Is My App Subject to HIPAA?
When developing a healthcare app, one of the first concerns to surface is regulation.
If I’m developing a calorie counter, I don’t expect that suddenly I’ll have to comply with HIPAA. And, fortunately, that’s not how it works.
On the other hand, if I’m developing a chat app for doctors in the hospital, I clearly need to worry about HIPAA.
Where it gets interesting is: what if I’m building something like FitBit? I’m collecting a lot of potentially-sensitive data from the patient, perhaps cardiovascular or blood glucose data: do I need to worry about HIPAA?
This exact scenario presented itself recently as my friend, Oliver, who is developing a consumer app for hypertension patients, asked me what steps he needed to take in order to be entirely compliant.
My first instinct was: as long as you’re storing the data on the device and not the cloud, you’ll be fine!
Turns out I was wrong.
Let’s step through my findings to understand when we do and when we don’t need to worry about HIPAA.
The HIPAA Privacy Rule is aimed entirely at “covered entities.” Not a covered entity? Then you have nothing to worry about.
But clearly, if you’re collecting health data and PHIs, of course you’re a covered entity, right??
Oliver spoke with a HIPAA consultant on the matter who advised him that he’s not a covered entity.
I was in disbelief until I re-read the official list of covered entities:
- Health Plans
- Health Care Providers
- Health Care Clearinghouses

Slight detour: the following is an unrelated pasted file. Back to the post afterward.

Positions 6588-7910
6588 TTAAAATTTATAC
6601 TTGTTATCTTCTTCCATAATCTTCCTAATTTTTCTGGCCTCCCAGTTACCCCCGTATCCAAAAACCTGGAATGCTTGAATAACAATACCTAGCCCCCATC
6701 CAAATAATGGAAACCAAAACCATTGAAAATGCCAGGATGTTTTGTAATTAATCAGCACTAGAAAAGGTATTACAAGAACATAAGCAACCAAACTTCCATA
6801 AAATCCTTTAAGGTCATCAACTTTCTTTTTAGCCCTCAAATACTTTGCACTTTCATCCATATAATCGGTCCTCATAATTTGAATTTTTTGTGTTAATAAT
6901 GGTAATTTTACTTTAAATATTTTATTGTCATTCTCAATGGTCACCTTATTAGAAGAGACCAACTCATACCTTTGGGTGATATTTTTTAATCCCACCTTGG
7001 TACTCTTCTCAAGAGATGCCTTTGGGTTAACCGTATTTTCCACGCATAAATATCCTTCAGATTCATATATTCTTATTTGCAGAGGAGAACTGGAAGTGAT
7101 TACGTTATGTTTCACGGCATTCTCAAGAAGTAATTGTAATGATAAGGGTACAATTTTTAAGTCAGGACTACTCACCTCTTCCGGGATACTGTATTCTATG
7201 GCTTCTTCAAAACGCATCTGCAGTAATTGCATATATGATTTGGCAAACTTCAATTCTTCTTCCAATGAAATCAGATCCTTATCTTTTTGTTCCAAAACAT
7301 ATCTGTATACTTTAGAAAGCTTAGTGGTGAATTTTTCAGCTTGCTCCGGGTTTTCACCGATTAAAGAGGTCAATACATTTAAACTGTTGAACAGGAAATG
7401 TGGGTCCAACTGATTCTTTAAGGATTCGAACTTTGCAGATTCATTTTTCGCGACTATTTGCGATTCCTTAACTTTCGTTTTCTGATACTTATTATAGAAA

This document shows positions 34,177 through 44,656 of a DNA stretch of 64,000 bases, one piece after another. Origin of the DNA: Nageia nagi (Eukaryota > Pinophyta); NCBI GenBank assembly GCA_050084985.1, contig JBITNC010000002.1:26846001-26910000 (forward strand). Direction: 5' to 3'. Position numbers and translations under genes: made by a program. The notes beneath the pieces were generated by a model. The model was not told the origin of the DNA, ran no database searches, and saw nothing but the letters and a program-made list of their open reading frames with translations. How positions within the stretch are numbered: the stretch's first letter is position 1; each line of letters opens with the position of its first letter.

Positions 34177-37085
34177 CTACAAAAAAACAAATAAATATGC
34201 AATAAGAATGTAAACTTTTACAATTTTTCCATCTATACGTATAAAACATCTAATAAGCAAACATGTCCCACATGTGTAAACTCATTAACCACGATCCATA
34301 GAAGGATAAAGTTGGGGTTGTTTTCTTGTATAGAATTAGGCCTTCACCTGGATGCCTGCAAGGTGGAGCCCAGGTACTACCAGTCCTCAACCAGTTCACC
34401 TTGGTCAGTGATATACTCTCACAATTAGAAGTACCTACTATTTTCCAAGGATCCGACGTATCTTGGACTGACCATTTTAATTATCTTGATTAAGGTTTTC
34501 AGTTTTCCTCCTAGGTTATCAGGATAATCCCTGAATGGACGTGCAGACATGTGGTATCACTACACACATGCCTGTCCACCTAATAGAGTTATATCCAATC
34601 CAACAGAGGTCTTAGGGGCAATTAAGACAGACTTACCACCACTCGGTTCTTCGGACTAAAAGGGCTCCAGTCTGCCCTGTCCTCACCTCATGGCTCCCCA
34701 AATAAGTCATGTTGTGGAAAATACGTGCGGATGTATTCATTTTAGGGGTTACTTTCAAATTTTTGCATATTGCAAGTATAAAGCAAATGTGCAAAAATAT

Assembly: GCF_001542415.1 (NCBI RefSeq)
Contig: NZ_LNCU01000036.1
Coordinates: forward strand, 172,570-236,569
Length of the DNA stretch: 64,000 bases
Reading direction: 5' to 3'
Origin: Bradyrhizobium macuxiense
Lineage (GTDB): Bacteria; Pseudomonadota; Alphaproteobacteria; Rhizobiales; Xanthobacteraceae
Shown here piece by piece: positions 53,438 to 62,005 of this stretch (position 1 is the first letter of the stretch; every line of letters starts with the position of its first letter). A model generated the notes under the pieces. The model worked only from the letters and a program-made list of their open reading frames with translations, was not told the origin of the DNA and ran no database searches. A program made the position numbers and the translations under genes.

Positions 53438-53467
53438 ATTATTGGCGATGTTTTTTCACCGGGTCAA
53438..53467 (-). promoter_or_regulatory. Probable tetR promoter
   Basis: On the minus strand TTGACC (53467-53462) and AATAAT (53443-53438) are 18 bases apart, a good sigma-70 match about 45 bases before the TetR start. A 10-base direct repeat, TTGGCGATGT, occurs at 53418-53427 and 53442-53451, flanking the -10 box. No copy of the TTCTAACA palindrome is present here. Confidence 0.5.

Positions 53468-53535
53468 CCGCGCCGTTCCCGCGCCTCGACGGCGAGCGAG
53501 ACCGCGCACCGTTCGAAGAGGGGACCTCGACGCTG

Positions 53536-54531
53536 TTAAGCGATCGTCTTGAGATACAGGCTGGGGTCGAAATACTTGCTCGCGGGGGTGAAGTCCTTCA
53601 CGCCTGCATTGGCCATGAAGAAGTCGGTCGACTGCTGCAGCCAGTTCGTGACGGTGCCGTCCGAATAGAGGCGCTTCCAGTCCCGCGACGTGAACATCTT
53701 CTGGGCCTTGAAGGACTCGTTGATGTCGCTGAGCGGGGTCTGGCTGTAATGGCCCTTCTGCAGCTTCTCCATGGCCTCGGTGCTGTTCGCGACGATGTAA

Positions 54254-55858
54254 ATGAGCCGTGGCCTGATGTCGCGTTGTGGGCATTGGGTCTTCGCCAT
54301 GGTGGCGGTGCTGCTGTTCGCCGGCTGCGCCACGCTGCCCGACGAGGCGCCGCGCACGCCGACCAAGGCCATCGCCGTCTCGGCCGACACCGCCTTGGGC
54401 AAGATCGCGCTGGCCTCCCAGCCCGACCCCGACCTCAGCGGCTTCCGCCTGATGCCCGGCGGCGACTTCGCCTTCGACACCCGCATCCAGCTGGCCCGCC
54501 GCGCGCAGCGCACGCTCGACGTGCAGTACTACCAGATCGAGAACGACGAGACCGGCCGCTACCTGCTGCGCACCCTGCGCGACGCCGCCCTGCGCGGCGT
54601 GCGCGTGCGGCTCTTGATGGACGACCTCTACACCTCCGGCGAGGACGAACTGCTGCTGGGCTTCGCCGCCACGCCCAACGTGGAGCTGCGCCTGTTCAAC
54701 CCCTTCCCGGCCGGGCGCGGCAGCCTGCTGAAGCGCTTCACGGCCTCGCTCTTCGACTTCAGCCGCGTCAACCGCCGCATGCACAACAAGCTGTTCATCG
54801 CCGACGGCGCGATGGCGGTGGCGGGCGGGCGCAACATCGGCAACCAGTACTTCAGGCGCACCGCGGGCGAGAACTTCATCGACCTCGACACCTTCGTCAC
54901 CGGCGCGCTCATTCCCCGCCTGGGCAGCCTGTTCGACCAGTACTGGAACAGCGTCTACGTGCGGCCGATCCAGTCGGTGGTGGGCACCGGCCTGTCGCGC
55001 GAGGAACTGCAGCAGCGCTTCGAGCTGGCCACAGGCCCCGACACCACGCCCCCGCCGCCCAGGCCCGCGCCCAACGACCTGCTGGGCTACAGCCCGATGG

We can plainly see that “app developer” is not on the list.
But what’s a “Health Care Clearinghouse?” Turns out it’s a specific type of company that’s involved in the medical billing process. Not a consumer-facing app developer.
This is a revelation as many health app developers have currently been living in fear of HIPAA.
If app developers are NOT covered, then the gates are wide open for app developers to collect health data and PHIs from patients and store them freely!
I suppose that this is exactly the loophole that FitBit and its ilk are taking advantage of: not a healthcare provider? Not producing medical claims? No problem.
The real question, though, is: when can an app developer run afoul of HIPAA?
If your app is going to be used by a covered entity (Health Plan, Provider, or Clearinghouse), you will be subject to HIPAA.
As such, you’ll need to sign a Business Associate Agreement, or BAA, with the covered entity. The purpose of the BAA is twofold: 1. To share the liability of a breach with the covered entity and 2. To clearly declare how the business associate (in this case, the app developer) will maintain the privacy and security of the PHIs in the system.
In short, you can think of yourself as being a covered entity by association, and now you need to worry about HIPAA.
Still with me? If you build FitBit, you’re not covered by HIPAA. If you build an app that is prescribed to the patient by the doctor, you’re covered by HIPAA.
If you’re interested in reading up on this in more detail, the Office of Civil Rights at HHS recently published a list of scenarios for health app developers which is hugely helpful.
Morgan Lewis also put out a more readable summary of the paper.
I hope this answered your question! Hopefully you’re now ready to either develop a killer unregulated app, or roll up your sleeves and to the hard work of developing a HIPAA-compliant one.
If you found this useful, I invite you to join my newsletter, where I share helpful articles on building healthcare software.
David Kay has dedicated his life to the advancement of the technological singularity. He is a serial entrepreneur, working to impact the future of software development and medicine. If you found this article helpful, join his weekly newsletter.